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This is the tricky part. Those first few rows that you weave might be frusterating because the stems will sort of flopping all over the place. Hold them down firmly and try to keep your patience. After two rows they will be tamed.

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I keep weaving in and out and pull the ribbon firmly and push the weaving up with my fingernail. The stems will shrink a bit as they dry so it’s well advised to keep the ribbon pulled snug, otherwise it gets too loosey goosey over time. I made this one over the course of a couple of days when I had a chance to sit outside on our back porch. It’s a nice lazy afternoon with lemonade kind of project. When I had weaved past all of the blooms, I decoratively wove the ribbon down to a spot where all the stems would tie together nicely (see top photo) and then wrapped the ribbon around the stems  a number of times. I secured this with another clear hair band and then tied a bow around the band to hid it. You may want to put a dab of clear drying glue on the bow to hold it extra firm.

I cut the ends of the stems off to a uniform length and then it was time to put it to good use in a dresser drawer. While making these wands won’t quite replace a South of France vacation at least they make me feel a little bit closer.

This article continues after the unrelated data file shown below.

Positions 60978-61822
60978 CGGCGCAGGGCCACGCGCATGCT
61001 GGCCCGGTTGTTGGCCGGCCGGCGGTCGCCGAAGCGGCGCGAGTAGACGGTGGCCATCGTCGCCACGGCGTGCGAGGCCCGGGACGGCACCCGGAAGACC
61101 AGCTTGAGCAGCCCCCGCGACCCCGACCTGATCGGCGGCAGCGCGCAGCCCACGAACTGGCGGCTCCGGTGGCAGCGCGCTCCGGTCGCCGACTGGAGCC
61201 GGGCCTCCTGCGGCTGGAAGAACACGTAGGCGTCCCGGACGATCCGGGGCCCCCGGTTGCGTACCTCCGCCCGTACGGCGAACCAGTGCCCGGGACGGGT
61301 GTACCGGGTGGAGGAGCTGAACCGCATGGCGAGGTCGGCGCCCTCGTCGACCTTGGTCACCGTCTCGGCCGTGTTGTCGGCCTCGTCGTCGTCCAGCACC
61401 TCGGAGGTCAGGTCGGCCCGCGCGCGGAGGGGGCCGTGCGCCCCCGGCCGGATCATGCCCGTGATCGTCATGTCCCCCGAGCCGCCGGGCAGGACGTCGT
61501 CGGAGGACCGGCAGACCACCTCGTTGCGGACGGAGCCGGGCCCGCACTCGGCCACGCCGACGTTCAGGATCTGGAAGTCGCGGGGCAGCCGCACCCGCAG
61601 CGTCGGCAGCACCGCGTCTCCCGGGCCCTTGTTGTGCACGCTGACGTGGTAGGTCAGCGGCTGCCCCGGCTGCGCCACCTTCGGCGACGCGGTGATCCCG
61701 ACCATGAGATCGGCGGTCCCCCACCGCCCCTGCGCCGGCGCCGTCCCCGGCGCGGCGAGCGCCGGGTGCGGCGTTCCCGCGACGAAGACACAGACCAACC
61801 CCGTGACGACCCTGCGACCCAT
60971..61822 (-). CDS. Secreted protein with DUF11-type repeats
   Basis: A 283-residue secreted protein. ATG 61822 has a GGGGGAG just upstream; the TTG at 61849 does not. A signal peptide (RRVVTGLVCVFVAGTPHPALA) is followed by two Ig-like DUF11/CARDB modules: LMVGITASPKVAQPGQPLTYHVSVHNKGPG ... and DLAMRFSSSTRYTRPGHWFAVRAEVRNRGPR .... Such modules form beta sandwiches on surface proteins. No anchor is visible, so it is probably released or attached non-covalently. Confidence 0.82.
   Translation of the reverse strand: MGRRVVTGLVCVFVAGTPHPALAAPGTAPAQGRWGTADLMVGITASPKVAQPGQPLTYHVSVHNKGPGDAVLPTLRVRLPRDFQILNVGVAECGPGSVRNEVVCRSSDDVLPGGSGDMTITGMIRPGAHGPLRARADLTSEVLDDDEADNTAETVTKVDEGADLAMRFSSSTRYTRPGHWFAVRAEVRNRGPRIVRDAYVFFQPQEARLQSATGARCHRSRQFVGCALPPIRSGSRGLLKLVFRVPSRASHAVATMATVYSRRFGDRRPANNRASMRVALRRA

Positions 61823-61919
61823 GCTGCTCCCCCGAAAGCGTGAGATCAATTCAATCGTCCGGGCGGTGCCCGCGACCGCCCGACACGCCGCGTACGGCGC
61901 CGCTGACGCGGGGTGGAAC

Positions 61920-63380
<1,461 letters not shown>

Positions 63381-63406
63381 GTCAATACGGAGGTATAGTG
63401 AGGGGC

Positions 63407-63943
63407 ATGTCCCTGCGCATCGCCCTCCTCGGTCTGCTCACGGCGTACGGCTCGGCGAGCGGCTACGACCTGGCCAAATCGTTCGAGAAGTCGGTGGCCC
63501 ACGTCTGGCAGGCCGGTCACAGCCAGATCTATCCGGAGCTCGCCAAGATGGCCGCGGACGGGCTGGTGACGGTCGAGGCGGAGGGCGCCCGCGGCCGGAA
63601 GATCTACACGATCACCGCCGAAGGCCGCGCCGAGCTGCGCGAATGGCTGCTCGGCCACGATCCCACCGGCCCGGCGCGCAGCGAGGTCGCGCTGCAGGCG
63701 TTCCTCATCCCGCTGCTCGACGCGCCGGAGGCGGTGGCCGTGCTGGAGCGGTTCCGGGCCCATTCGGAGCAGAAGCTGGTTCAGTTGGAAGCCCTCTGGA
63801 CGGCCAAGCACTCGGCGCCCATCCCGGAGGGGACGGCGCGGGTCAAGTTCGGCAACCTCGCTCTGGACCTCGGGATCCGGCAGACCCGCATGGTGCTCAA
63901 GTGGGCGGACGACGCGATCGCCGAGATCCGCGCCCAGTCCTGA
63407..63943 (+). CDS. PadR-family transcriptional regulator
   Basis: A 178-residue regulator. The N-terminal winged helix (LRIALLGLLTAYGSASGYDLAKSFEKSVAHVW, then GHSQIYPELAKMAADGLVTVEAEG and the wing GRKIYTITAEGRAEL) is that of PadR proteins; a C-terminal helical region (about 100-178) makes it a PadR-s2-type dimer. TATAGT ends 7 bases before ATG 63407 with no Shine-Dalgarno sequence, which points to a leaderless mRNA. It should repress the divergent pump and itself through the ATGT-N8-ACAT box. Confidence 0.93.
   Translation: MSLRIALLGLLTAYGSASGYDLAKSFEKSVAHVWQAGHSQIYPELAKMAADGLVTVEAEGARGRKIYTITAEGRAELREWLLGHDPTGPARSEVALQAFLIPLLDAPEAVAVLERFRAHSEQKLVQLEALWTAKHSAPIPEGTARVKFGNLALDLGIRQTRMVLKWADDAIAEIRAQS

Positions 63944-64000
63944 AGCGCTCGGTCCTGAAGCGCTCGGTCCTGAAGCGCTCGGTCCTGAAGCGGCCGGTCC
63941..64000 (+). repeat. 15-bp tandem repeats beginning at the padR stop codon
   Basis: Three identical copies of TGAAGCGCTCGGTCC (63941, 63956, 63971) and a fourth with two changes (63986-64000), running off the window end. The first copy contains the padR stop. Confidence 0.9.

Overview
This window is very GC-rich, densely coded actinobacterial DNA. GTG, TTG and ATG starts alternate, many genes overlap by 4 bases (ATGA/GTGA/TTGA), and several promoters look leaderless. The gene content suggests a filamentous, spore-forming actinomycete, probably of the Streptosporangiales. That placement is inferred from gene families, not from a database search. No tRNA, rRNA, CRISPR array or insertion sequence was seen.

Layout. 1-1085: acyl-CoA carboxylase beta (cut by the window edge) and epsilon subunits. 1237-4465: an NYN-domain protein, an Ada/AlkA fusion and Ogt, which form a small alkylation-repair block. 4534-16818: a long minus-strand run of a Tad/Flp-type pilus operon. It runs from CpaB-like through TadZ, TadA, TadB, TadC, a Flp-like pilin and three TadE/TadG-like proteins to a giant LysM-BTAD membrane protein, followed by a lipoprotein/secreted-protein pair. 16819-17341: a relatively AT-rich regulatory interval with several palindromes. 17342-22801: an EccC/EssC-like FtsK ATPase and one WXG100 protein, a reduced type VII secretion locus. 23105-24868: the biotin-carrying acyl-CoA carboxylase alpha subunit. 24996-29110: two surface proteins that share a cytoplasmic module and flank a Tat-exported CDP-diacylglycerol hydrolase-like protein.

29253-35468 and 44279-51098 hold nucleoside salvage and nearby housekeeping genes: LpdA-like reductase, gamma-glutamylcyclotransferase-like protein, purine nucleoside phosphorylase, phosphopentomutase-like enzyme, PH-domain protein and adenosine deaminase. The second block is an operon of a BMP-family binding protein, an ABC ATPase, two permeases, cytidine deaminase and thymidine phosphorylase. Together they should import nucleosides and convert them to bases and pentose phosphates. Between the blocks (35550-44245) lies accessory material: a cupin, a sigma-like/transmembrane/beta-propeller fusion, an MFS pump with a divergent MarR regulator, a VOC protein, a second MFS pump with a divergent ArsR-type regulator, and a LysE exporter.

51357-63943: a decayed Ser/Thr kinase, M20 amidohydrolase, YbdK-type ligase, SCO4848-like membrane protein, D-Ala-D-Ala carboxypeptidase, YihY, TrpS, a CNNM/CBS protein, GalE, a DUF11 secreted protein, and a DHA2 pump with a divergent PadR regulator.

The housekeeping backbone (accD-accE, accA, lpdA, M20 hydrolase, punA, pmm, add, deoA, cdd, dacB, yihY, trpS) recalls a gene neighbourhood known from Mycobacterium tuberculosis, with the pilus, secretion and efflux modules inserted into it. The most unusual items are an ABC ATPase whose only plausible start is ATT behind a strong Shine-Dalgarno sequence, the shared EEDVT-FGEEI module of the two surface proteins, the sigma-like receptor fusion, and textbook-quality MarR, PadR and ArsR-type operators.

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Crawling Vines and Tie Dyed Hula Hoops

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Word to the wise: When planning your summer garden, don’t put the zucchini, which is the first to harvest, in the middle of long creeping vine growing squash. However do we get to them now?
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Our friends Julie & Doug divided up their day lilies a few years ago and gave us some, they finally bloomed yesterday, how pretty! Thanks for sharing guys!
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After saying I’ve been wanting to do this forever, I finally worked up the nerve to tie dye with the boys. It was messier than I ever could have imagined, we tie dyed ourselves essentially, but the results are thrilling! See the little onesies and bloomer pants for the baby? The boys were ecstatic to make their baby sister some colorful clothes.
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We got our first hula hoops yesterday. This has been something that I have been wanting to do forever, but pregnancy slowed me down. However after watching this video I realized I can start hooping on my arms, legs, chest and shoulder (?) for now. It’s harder than it looks, but also so much fun! We are headed down to the Marin County Fair in a bit. I hope you have a very fun Saturday!